There are a number of reasons for holding international bonds. It will be some variation on diversification, but as yields have fallen the risks have changed.There is no yield cushion, so investors are making a directional view on rates and currencies. If you don't have a view, there is no reason to hold international bonds.
Look at the Bloomberg Sovereign Developed Bond index ex US as a simple benchmark. The current yield to worst is 45 bps compared with the index yield with US bonds of 72 bps. Investors are losing close to 30 bps by going outside the US. The OAS to US Treasuries is 22 bps for a portfolio of AA- credits.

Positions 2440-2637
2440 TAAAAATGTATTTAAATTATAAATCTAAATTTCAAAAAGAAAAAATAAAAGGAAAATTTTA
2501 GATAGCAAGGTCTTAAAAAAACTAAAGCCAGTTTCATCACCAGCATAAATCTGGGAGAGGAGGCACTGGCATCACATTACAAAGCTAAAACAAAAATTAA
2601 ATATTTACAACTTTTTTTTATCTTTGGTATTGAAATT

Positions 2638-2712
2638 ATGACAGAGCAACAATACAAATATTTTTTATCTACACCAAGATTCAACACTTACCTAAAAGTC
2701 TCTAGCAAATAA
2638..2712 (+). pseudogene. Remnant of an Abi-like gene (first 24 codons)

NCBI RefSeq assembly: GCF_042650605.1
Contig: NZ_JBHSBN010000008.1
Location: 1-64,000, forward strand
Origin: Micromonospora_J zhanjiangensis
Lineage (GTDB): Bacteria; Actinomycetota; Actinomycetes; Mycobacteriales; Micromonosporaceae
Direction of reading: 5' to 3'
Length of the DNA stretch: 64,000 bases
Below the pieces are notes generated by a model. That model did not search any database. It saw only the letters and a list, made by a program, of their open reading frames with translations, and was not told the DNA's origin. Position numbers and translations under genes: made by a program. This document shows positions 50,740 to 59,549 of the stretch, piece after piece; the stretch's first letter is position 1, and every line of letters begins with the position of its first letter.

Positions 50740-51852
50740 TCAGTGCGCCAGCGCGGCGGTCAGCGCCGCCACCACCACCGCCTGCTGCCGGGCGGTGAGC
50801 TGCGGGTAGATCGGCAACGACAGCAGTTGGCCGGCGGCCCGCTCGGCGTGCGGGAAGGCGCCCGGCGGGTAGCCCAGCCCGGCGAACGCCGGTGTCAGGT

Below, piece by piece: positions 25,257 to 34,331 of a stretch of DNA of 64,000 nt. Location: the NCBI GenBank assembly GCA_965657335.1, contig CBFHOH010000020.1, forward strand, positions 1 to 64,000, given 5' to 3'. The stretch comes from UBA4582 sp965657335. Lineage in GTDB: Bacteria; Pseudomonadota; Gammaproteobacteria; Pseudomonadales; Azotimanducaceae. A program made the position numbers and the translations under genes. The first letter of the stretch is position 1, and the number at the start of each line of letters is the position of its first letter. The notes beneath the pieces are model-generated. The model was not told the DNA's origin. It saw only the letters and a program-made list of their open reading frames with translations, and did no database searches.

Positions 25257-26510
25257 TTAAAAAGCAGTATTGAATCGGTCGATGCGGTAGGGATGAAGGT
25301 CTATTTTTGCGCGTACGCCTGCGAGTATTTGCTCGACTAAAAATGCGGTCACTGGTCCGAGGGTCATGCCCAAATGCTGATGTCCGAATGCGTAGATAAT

A table of yields since 2010 at the end of February compared with the dollar index volatility for 100 days shows a decreasing ratio of yield to FX risk. FX volatility is higher and the yield cushion is lower. The yield to worst has fallen 150 bps in six years. The yield covers 5% of one standard deviation in FX risk. The numbers are worse if you are buying new issue bonds in the EU or Japan. Clearly, you don't have to discuss a dollar safety strategy. Foreign investors get better yield from holding US bonds. Investors are taking on FX risk and interest rate risk and not receiving any yield for the "diversification".
Investors may want to hold foreign bonds if there is a view that the Fed will raise rates relative to the rest of the world, but then there will be the expectation that the dollar will strengthen on better US growth and the positive interest differential. The investment call is based on relative monetary policy and the expected reaction in the FX markets, duration risk versus the impact of FX flows.